Thermal Sludge Drying and Biosolids Management Flexibility - A Case Study with Athens-Clarke County
Scott Hardy - Hazen and Sawyer
Last Modified Feb 04, 2022
Wastewater treatment providers in the metro-Atlanta area have experienced a dramatic shift in the cost of landfill disposal of biosolids produced at their facilities, with landfill tipping fees doubling or even tripling since early 2018. This change for what has historically been a inexpensive disposal alternative follows Georgia EPD guidance on the continued processing of municipal biosolids at a Forsyth County landfill that experienced multiple slope failures in early 2018. Due to these changes many municipalities are being forced to reevaluate their biosolids management strategies, with a focus on reducing the mass and volume of sludge leaving their facilities each day, as well as the potential incorporation of beneficial reuse with the production of a Class A or Class B product.
The Athens-Clarke County (ACC) Public Utilities Department, located in Athens, GA, owns and operates three wastewater treatment facilities with a combined treatment capacity of 28 mgd (maximum month basis). Waste activated sludge (WAS) from these facilities is currently dewatered and hauled to local landfills for disposal. In anticipation of increases in landfill tipping fees, ACCPUD has tasked Hazen and Sawyer with evaluating the potential installation of a thermal sludge dryer at their North Oconee Water Reclamation Facility (NOWRF). This unit would process unstabilized dewatered WAS, evaporating the majority of the water content, and increasing the overall solids content from 18% to greater than 90%. This would effectively reduce the overall volume of sludge leaving the facility by almost fivefold at the future design condition (2035) while utilizing the existing liquid and solids handling treatment configuration. In addition, this process will produce a Class A product, which will allow for land application in local agriculture, as well as potential incorporation by a third party into marketable fertilizer products.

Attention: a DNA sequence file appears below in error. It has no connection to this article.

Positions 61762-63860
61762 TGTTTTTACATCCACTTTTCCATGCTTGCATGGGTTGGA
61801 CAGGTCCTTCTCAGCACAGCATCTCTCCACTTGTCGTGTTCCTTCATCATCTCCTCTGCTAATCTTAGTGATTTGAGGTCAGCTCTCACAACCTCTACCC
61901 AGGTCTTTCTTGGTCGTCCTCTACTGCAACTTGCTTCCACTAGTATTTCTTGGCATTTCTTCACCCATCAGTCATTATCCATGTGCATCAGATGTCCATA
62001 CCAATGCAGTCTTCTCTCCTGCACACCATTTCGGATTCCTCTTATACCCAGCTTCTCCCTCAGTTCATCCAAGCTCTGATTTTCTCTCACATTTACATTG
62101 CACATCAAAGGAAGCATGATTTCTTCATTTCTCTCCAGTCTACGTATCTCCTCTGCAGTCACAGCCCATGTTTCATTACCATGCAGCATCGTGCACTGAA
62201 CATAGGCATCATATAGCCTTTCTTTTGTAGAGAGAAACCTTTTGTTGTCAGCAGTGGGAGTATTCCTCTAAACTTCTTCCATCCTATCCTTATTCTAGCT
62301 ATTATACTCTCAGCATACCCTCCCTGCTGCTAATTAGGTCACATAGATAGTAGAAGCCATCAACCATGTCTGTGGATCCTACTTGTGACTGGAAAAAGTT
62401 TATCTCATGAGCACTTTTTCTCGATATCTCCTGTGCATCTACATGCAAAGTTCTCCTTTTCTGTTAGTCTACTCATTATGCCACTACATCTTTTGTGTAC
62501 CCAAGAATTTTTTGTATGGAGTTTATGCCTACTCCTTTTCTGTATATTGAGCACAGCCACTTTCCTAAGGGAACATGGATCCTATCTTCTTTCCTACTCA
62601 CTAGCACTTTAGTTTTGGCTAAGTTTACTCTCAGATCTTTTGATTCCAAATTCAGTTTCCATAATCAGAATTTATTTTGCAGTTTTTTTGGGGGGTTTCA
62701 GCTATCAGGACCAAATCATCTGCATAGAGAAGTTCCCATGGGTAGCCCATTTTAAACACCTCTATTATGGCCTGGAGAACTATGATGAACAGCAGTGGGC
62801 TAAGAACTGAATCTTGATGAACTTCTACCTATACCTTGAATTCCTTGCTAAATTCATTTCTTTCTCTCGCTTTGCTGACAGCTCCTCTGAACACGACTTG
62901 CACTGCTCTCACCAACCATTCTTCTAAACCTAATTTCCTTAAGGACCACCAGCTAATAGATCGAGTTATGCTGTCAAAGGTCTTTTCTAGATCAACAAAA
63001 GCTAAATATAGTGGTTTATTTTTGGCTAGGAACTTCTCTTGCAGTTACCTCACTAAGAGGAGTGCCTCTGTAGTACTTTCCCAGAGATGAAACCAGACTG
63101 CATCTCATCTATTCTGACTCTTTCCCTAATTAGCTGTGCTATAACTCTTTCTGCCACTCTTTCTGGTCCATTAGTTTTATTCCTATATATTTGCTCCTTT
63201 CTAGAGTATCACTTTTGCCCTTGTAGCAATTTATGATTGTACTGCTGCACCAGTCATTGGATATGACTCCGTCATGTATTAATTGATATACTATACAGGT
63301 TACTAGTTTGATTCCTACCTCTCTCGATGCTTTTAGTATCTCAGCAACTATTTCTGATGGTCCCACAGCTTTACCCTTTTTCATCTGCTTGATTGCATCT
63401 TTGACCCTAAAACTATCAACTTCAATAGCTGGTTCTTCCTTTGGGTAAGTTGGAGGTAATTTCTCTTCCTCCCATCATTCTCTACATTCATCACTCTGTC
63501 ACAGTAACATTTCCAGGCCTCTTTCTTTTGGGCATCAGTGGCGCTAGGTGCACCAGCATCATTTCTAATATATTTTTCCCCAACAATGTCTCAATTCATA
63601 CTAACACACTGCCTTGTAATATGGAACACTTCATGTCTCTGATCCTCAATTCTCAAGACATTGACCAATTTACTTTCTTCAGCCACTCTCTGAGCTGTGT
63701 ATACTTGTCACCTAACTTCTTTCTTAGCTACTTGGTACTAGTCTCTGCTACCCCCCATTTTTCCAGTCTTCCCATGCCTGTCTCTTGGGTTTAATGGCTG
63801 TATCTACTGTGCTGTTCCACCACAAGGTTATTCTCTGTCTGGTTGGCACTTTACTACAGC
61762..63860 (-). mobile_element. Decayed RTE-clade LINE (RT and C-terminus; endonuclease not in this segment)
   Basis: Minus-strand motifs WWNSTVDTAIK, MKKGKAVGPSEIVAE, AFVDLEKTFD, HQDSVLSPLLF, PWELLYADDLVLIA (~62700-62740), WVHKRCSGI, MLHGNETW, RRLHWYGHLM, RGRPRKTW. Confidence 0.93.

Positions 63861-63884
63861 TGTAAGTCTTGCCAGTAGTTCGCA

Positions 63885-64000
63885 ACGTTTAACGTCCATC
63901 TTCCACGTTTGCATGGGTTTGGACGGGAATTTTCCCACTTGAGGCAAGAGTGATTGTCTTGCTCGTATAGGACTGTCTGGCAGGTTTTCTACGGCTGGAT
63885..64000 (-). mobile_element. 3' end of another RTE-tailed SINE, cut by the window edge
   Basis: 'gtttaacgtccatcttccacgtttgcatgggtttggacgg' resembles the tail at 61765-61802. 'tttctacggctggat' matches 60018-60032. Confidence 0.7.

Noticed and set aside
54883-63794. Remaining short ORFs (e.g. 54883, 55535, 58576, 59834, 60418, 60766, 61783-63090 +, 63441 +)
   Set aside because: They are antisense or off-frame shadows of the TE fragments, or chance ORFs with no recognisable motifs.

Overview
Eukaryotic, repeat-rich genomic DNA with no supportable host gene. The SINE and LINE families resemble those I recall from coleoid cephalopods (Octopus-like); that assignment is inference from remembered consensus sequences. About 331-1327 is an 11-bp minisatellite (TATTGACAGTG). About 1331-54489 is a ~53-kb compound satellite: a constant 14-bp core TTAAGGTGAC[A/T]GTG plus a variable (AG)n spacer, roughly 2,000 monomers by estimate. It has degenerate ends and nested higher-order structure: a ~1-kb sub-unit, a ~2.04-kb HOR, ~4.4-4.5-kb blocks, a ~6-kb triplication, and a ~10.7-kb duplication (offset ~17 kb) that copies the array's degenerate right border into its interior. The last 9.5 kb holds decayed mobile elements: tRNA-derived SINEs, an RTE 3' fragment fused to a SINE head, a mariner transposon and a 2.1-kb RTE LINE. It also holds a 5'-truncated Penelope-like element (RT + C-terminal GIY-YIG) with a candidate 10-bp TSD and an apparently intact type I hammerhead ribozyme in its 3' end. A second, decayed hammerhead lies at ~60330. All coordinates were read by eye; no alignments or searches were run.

An initial screening of thermal sludge dryer technologies was conducted to remove from consideration those not applicable to a facility the size of the NO WRF, namely rotary drum, fluidized bed, and screw type sludge dryers. This screening process opened up the evaluation to belt dryers and paddle dryers for further consideration. A request for preliminary proposals was developed for five manufacturers, including Huber, Andritz, Gryphon, Veolia/Kruger, based on an historical data analysis and the development of future sludge production values that bring the facility out to full capacity in 2035, with and without the implementation of future anaerobic digestion (this consideration allows for the installation of primary clarifiers and anaerobic digesters prior to 2025, and incorporates beneficial reuse of digester gas to potentially assist in heating the thermal sludge dryer). These proposals provided detailed process flow diagrams, preliminary schematics, anticipated operations and maintenance costs, and preliminary budgetary capital costs. Upon receipt of the proposals a series of site visits were planned and conducted to allow ACCPUD staff to witness various sludge dryers in operation, to discuss their operation and maintenance requirements with plant staff, and to allow manufacturer representatives to help clarify any concerns with regard to the units.
The selection of the thermal sludge dryer technology will be based on a mixture of quantitative considerations, such as anticipated cost of maintenance and upfront capital cost of the unit, as well as more qualitative concerns such as ease or difficulty of operation and bulk density of final product. As part of this selection, estimated capital construction costs and 20-year life cycle costs will be developed for each technology to assist ACCPUD in their selection process. Upon selection of the dryer technology ACCPUD anticipates entering detailed design. This presentation will present the results of the technology evaluation/selection process, and will provide a status update on the detailed design process if applicable.